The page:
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Three years ago, I covered Jeff Oster’s Next album. If you do a search on my New Age Music Reviews site it will show several other artist reviews as well. The reason is that Jeff is in demand to play on other people’s albums. There is a very good reason for this. He is one of the few Flugelhorn and Trumpet players in the genre that plays a chill ambient type of music that new age recording artists and listeners alike want to hear. He also is able to interject jazz and funk elements into his recordings. Besides that, it is a great partnership. Jeff is masterful with his instruments and with the new album out now titled Reach, he is in great form and so are the folks that accompanied him on the album.

Reach has nine tracks in total and it is a great mixture of sound and textures that will do many things to you while listening including relaxing, feeling energized and wanting to move, becoming contemplative, just about everything one person can think of or do during the listen of one album really. It invites you in at the outset and you never want to leave that “musical comfy chair.”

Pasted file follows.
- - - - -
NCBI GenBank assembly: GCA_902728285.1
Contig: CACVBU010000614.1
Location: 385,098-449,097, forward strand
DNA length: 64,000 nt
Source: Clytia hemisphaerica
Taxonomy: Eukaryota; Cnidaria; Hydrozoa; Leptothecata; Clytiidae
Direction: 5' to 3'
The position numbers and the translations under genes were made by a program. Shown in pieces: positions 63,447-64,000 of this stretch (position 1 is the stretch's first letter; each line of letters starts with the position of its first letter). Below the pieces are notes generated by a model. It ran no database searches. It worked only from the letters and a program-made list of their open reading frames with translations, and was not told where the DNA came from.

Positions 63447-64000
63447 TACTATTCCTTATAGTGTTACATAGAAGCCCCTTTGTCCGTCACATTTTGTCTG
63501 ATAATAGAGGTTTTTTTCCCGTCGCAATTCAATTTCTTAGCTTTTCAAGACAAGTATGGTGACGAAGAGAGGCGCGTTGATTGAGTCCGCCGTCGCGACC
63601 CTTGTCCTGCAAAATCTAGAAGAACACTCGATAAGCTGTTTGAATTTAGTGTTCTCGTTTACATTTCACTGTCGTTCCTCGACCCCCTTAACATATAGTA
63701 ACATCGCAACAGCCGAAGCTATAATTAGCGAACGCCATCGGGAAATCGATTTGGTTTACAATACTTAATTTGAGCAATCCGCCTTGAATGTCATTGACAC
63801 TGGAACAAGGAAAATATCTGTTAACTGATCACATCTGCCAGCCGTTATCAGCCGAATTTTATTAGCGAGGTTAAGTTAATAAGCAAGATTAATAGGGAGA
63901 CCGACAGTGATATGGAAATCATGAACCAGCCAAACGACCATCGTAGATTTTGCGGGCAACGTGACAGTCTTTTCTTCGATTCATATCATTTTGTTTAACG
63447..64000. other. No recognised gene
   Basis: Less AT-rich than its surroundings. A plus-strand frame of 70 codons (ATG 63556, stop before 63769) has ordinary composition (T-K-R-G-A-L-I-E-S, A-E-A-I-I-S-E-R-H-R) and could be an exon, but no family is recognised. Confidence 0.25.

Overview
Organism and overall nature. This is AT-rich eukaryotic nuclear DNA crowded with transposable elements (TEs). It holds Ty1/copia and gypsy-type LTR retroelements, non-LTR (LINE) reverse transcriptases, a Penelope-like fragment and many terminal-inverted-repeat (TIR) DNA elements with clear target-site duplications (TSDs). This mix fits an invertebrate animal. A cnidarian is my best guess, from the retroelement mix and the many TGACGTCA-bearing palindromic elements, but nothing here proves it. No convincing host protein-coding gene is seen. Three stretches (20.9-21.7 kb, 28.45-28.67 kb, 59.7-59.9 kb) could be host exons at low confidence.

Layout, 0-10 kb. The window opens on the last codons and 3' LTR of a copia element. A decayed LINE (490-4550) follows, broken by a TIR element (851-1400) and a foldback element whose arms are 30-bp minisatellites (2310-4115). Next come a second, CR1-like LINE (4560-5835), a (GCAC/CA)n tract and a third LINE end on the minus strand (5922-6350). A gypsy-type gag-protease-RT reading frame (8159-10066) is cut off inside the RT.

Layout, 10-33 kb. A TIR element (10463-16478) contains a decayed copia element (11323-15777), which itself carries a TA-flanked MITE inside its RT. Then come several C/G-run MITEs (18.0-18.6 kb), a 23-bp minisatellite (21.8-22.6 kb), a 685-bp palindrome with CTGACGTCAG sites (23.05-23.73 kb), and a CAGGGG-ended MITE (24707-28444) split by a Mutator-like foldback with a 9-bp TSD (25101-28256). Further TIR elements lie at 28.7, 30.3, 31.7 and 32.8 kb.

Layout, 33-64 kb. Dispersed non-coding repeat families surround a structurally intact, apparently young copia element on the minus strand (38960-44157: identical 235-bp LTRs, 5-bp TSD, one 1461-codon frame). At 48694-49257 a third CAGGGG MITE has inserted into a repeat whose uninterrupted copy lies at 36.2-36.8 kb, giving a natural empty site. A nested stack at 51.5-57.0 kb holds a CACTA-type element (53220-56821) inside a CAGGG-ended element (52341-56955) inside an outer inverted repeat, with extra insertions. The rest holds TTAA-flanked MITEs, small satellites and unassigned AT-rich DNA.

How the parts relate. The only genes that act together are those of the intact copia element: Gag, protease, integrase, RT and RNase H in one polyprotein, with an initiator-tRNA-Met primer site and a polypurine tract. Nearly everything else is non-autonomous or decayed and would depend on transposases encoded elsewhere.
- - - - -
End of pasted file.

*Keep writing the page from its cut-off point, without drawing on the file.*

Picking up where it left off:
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Jeff Oster brings his singular blend of new age, jazz, ambient and groove to virtually every project he leads. That doesn’t mean he won’t bring something new to the table to give followers of this trumpet and flugelhorn maestro something new to look forward to. For Reach (October 5, 2018), that secret weapon is Mr. Ruslan Sirota, a Grammy-winning pianist and composer who is probably best known as a long time member and collaborator in Stanley Clarke’s band. Sirota is a major figure on Reach, lending not only keys, vocals and other instruments, but also co-composing the tunes with Oster and producing the whole danged thing.

That might suggest that Reach should have been co-credited to him, but Sirota’s big footprint makes this no less a Jeff Oster album. The best part about his involvement is he uses his talents to accentuate, not overtake, Oster. The formula here remains a familiar one, it’s Oster’s just-right mixture of the smooth, ethereal, exotic and groove-laden, with a world fusion twist thrown in here and there for good measure. It sounds just a little more refined, now.